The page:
A crude but effective online service that lets users deploy keystroke logging malware and then view the stolen data remotely was hacked recently. The information leaked from that service has revealed a network of several thousand Nigerian email scammers and offers a fascinating glimpse into an entire underground economy that is seldom explored.
At issue is a service named “BestRecovery” (recently renamed PrivateRecovery). When I first became aware of this business several months ago, I had a difficult time understanding why anyone would pay the $25 to $33 per month fee to use the service, which is visually quite amateurish and kludgy (see screenshot at right).
But that was before I shared a link to the site with a grey hat hacker friend, who replied in short order with the entire username and password database of more than 3,000 paying customers.
Initially, I assumed my source had unearthed the data via an SQL injection attack or some other database weakness. As it happens, the entire list of users is recoverable from the site using little more than a Web browser.
The first thing I noticed upon viewing the user list was that a majority of this service’s customers had signed up with yahoo.com emails, and appeared to have African-sounding usernames or email addresses. Also, running a simple online search for some of the user emails (email@example.com, for example) turned up complaints related to a variety of lottery, dating, reshipping and confidence scams.
The site was so poorly locked down that it also exposed the keylog records that customers kept on the service. Logs were indexed and archived each month, and most customers used the service to keep tabs on multiple computers in several countries. A closer look at the logs revealed that a huge number of the users appear to be Nigerian 419 scammers using computers with Internet addresses in Nigeria.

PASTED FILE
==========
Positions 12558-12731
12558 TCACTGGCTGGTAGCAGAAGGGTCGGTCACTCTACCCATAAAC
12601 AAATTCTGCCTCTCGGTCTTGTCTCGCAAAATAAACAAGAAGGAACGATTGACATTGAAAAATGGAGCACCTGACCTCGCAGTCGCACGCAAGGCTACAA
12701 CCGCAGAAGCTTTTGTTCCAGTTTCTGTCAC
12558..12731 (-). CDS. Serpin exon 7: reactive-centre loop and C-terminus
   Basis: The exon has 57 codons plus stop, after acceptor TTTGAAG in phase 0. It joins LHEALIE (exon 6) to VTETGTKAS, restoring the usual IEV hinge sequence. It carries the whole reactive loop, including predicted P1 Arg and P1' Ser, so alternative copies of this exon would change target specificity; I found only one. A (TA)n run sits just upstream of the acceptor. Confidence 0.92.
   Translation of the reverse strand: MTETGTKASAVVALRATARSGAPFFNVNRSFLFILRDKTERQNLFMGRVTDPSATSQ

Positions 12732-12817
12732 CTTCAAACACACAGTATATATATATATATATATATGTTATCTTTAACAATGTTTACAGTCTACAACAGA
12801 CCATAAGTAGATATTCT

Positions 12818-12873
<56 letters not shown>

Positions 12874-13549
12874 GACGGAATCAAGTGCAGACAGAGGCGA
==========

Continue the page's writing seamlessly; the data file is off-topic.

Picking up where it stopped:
Also known as “advance fee” and “Nigerian letter” scams, 419 schemes have been around for many years and are surprisingly effective at duping people. The schemes themselves violate Section 419 of the Nigerian criminal code, hence the name. Nigerian romance scammers often will troll online dating sites using stolen photos and posing as attractive U.S. or U.K. residents working in Nigeria or Ghana, asking for money to further their studies, care for sick relatives, or some such sob story.
More traditionally, these miscreants pretend to be an employee at a Nigerian bank or government institution and claim to need your help in spiriting away millions of dollars. Those who fall for the ruses are strung along and milked for increasingly large money transfers, supposedly to help cover taxes, bribes and legal fees. As the FBI notes, once the victim stops sending money, the perpetrators have been known to use the personal information and checks that they received to impersonate the victim, draining bank accounts and credit card balances. “While such an invitation impresses most law-abiding citizens as a laughable hoax, millions of dollars in losses are caused by these schemes annually,” the FBI warns. “Some victims have been lured to Nigeria, where they have been imprisoned against their will along with losing large sums of money. The Nigerian government is not sympathetic to victims of these schemes, since the victim actually conspires to remove funds from Nigeria in a manner that is contrary to Nigerian law.”